Values and Social Identity in Dynastic Traditions of Medieval Poland (c. 966-1138)
Author: Przemysław Wiszewski
Focused on the formative force of national identity for the Poles the transmission of values the book offers a tour of a huge set of primary sources from the period 966-1138 in search of the traditions of the Piasts the ruling dynasty of Poland.
Nero's palace, the Domus Aurea (Golden House), is the most influential known building in the history of Roman architecture. It has been incompletely studied and poorly understood ever since its most important sections were excavated in the 1930s. In this book, Larry Ball provides systematic investigation of the Domus Aurea, including a comprehensive analysis of the masonry, the design, and the abundant ancient literary evidence. Highlighting the revolutionary innovations of the Domus Aurea, Ball also outlines their wide-ranging implications for the later development of Roman concrete architecture.
This new edition contains the texts and brand new translations of two key documents of twelfth-century English history. The Dialogus de Scaccario (Dialogue of the Exchequer) is a medieval financial manual written by a royal official, Richard fitzNigel: it describes the sources of royal revenue, details the functions of those collected money for the king, and explains how the exchequer maintained control over the king's money. The Constitutio Domus Regis lists the job titles and allowances of those people whose responsibility was to look after the domestic needs of the king and his court circle. Together the Dialogus and the Constitutio provide a window into the workings and personnel of medieval English government, and the editors offer extensive notes to to guide the reader.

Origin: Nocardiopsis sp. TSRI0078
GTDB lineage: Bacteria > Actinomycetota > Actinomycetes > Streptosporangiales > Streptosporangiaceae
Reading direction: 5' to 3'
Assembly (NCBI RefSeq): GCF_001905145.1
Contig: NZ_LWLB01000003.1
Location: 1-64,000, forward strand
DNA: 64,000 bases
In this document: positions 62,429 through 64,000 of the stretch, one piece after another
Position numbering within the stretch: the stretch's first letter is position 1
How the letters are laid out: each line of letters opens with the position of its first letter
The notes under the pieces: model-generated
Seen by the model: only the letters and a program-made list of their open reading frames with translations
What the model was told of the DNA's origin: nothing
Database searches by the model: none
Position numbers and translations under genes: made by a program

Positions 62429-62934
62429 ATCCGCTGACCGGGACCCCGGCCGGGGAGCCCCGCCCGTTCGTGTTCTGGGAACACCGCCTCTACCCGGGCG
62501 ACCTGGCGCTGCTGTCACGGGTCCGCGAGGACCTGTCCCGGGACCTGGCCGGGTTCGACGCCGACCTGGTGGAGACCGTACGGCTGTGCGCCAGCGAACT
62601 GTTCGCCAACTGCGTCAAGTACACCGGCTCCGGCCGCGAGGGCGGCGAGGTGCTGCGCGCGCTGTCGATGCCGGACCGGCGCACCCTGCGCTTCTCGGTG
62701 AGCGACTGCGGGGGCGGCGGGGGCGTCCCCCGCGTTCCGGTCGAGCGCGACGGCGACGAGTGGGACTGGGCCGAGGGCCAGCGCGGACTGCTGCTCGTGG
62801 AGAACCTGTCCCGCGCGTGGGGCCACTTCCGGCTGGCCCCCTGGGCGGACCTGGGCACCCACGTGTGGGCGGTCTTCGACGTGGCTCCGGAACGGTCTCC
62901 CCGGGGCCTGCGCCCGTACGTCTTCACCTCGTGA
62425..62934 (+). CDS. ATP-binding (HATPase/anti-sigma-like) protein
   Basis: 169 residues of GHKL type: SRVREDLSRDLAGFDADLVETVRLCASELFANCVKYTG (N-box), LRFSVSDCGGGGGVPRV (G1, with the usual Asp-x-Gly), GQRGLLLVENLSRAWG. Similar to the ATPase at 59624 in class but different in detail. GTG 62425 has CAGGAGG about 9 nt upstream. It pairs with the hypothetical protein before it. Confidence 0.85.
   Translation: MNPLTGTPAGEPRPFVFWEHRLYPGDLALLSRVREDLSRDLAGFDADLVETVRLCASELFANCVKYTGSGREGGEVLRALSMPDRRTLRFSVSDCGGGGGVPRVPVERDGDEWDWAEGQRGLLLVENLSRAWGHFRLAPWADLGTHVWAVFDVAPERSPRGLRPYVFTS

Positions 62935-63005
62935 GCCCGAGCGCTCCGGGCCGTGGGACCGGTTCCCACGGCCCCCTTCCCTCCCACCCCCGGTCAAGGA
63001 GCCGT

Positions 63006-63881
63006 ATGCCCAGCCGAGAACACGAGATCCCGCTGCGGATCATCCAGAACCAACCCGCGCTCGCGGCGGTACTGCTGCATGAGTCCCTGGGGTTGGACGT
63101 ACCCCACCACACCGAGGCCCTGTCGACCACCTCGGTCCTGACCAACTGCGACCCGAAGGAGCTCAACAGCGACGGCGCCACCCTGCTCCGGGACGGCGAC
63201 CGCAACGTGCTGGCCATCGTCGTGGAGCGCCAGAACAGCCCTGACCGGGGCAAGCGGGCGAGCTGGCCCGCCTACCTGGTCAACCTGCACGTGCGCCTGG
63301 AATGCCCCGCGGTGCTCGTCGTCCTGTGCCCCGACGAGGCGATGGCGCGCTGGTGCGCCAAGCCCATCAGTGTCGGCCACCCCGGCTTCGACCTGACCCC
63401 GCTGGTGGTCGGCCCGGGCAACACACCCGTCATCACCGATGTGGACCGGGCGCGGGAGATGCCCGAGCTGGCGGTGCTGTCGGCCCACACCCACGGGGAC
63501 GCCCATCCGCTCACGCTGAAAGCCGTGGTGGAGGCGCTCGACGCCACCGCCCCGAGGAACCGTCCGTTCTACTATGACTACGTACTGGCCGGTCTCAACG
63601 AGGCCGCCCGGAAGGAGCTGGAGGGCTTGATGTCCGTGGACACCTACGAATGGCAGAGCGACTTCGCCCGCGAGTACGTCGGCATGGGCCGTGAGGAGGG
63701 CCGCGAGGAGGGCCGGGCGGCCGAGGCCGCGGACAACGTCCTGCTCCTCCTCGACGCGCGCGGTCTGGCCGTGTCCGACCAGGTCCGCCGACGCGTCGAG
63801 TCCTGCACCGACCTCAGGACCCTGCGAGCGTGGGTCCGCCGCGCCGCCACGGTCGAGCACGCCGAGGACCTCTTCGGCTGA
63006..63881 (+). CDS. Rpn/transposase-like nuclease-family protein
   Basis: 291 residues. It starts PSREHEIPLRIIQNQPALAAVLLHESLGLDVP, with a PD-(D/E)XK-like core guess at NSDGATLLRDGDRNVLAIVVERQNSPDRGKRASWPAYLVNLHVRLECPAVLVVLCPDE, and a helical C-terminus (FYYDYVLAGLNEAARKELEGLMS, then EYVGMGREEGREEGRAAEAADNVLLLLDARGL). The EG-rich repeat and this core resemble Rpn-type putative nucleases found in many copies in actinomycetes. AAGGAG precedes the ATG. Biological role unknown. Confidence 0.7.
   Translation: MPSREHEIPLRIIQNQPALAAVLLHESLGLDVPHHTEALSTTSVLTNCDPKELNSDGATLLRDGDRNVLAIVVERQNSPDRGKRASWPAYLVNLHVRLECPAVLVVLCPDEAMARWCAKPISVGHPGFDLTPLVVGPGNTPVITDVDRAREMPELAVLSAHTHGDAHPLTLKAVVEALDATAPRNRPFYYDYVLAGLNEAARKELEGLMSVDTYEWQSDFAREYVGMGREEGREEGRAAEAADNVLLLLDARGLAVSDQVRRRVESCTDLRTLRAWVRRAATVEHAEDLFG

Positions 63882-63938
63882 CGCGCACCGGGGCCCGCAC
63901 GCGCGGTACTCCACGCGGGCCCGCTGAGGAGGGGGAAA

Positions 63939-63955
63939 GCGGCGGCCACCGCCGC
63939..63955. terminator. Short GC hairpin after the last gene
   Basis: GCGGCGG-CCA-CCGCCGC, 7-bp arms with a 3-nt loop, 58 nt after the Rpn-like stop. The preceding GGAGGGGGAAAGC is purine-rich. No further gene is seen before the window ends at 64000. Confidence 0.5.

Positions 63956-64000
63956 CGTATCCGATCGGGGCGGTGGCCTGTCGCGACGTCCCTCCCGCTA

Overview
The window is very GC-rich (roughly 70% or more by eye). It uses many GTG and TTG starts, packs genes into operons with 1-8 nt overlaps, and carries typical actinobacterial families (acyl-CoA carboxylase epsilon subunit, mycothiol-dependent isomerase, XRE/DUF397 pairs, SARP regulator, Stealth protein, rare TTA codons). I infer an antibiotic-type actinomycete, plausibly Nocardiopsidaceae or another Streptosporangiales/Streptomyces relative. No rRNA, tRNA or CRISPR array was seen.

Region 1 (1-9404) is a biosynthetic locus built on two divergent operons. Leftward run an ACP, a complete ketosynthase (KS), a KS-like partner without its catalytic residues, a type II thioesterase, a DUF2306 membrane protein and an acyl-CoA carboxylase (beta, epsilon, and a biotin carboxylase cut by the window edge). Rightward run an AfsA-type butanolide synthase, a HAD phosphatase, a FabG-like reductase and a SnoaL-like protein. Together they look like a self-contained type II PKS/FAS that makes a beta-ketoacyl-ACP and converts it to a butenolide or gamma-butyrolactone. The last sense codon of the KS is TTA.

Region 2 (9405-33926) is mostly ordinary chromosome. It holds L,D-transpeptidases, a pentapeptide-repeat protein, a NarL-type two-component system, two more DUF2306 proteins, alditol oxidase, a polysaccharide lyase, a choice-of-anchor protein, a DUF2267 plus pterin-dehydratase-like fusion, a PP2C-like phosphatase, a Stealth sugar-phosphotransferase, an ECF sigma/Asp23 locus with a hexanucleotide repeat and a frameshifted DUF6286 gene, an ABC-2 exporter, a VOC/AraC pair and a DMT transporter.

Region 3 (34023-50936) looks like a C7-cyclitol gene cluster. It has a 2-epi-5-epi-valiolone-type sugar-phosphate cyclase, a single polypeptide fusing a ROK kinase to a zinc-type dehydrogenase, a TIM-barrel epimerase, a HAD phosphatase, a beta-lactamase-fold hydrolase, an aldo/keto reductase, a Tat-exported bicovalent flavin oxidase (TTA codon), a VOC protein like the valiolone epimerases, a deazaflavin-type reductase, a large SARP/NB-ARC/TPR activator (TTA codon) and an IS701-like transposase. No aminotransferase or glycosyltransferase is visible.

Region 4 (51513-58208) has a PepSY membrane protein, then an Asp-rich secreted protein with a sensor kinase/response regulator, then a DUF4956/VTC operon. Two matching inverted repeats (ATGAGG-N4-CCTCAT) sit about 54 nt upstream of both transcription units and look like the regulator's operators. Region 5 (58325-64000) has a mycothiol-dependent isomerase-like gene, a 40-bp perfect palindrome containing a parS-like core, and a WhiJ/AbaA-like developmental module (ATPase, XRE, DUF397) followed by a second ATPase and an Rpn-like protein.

The Dialogue of the Exchequer, and The Disposition of the Royal Household
Author: Emilie Amt
Publisher: OUP Oxford
This new edition contains the texts and translations of two key documents in medieval English history. The Dialogus de Scaccario, or Dialogue of the Exchequer, written by Richard fitzNigel - an insider at the court of Henry II (1154-89), has long formed the basis of historical knowledge of royal finance in the later twelfth century. It focuses on the annual audit of the sheriffs' accounts that led to the writing of the documents known as the pipe rolls. The Dialogus details the personnel and procedures of revenue collection at a time of critical importance for English government, administration, law, and economic development. It is a practical handbook rather than a theoretical treatise, and it occupies a unique place in English history. The Constitutio Domus Regis, dating from the reign of Henry I (1100-35), is the first document to describe the payments made to that group of men (and one woman) whose duty it was to look after the king's bodily needs. Kings have always been surrounded by such people, but it is not until the early years of the twelfth century that we can begin to see these people in any detail. The Constitutio is an enigmatic text and has been largely misunderstood by those who have used it before now. This edition is the first to collate all the relevant manuscripts fully. The two documents are accompanied by new readable translations, full introductions, and detailed notes, making them accessible and comprehensible twelfth-century English texts. Together, they provide a window into the workings and personnel of medieval English government.